Kenniskloof arm-rijk vergroot

Nieuws | de redactie
13 augustus 2007 | Ondanks de opening van de markten voor de wereldhandel lukt het niet de minst ontwikkelde landen werkelijk uit de armoede te laten komen. Het Unctad-rapport Least Developed Countries Report, 2007: Knowledge, technical learning and innovation for development analyseert dat het juist het sleutelaspect van kennisontwikkeling is waar “those 50 less developed countries - including 30 African countries - are the most disadvantaged. If least developed countries remain outside this evolution, they will become more and more marginalized in the world economy, where competitiveness more and more depends on knowledge.”

Daarbij wijst het rapport op het vraagstuk van de braindrain doordat kenniswerkers nu wereldwijd veel meerkansen hebben, ook die uit zeer arme landen, “especially because least developed countries have an average of 94 researchers for one million citizens where else most developed countries have an average of 3 728, underlines the report.”

Knowledge is becoming more and more important in the global sphere of competition and production. In this context, there is a danger that LDCs will be increasingly marginalized if they do not enhance the knowledge content of their economies and achieve economic diversification through learning and innovation. The Report shows that the current pattern of technology flows to LDCs through international trade, foreign direct investment and intellectual property licensing does not contribute to narrowing the knowledge divide. Sustained economic growth and poverty reduction are not likely to take place in countries where viable economic re-specialization would remain impossible in the absence of significant progress in technological learning and innovation capacity-building. The Report suggests that national governments and development partners could meet this challenge, notably through greater attention to the following four key policy issues:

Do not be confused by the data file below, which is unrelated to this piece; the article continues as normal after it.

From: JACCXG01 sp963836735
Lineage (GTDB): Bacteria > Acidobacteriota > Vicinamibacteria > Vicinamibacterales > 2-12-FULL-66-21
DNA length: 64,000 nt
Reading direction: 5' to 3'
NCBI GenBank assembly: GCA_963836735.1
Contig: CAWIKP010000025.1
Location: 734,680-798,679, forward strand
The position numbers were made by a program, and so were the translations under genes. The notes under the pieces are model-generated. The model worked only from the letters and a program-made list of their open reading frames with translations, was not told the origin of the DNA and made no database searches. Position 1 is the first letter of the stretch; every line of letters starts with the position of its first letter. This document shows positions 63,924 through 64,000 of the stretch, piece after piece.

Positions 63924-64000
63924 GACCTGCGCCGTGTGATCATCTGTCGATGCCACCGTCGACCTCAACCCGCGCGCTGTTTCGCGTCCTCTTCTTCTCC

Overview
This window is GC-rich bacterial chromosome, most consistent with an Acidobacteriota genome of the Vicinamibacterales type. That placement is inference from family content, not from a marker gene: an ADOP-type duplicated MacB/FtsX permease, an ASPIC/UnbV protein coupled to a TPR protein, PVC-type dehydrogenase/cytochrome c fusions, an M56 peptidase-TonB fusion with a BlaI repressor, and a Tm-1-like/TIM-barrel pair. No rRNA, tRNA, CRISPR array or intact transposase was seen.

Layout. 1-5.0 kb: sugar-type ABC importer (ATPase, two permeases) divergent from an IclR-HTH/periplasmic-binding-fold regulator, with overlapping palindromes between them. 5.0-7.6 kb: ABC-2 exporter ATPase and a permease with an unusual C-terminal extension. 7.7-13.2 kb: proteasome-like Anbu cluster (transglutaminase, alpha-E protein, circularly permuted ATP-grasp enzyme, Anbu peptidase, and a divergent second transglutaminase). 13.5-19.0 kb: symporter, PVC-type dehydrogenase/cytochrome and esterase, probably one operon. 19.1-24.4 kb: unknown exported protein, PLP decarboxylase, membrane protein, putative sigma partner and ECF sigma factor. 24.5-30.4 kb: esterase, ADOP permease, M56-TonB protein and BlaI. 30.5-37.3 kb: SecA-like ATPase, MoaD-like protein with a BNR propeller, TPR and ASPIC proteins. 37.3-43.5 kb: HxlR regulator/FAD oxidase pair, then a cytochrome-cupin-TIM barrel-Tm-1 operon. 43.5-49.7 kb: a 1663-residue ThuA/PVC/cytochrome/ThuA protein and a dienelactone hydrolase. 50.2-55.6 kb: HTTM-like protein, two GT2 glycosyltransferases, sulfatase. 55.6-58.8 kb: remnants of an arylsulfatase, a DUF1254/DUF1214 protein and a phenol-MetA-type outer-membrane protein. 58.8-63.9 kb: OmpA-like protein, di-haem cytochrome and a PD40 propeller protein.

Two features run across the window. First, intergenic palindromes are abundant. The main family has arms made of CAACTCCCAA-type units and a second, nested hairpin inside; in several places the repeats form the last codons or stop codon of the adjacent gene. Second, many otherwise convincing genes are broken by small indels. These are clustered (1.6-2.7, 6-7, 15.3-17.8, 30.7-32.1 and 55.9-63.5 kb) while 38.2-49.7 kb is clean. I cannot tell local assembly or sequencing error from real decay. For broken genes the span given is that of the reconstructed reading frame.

-How science, technology and innovation policies geared toward technological catch-up can be integrated into the development and poverty reduction strategies of LDCs;
-How stringent intellectual property regimes internationally affect technological development processes in LDCs, and how appropriate policies could improve the learning environment in these countries; –How the massive loss of skilled human resources through emigration could be prevented;
-and How knowledge aid (as part of official development assistance) could be used to support learning and innovation in LDCs.

The Report is the first comprehensive insight into the development objective of technological learning and innovation capacity-building in LDCs. U vindt het volledige rapport hier.








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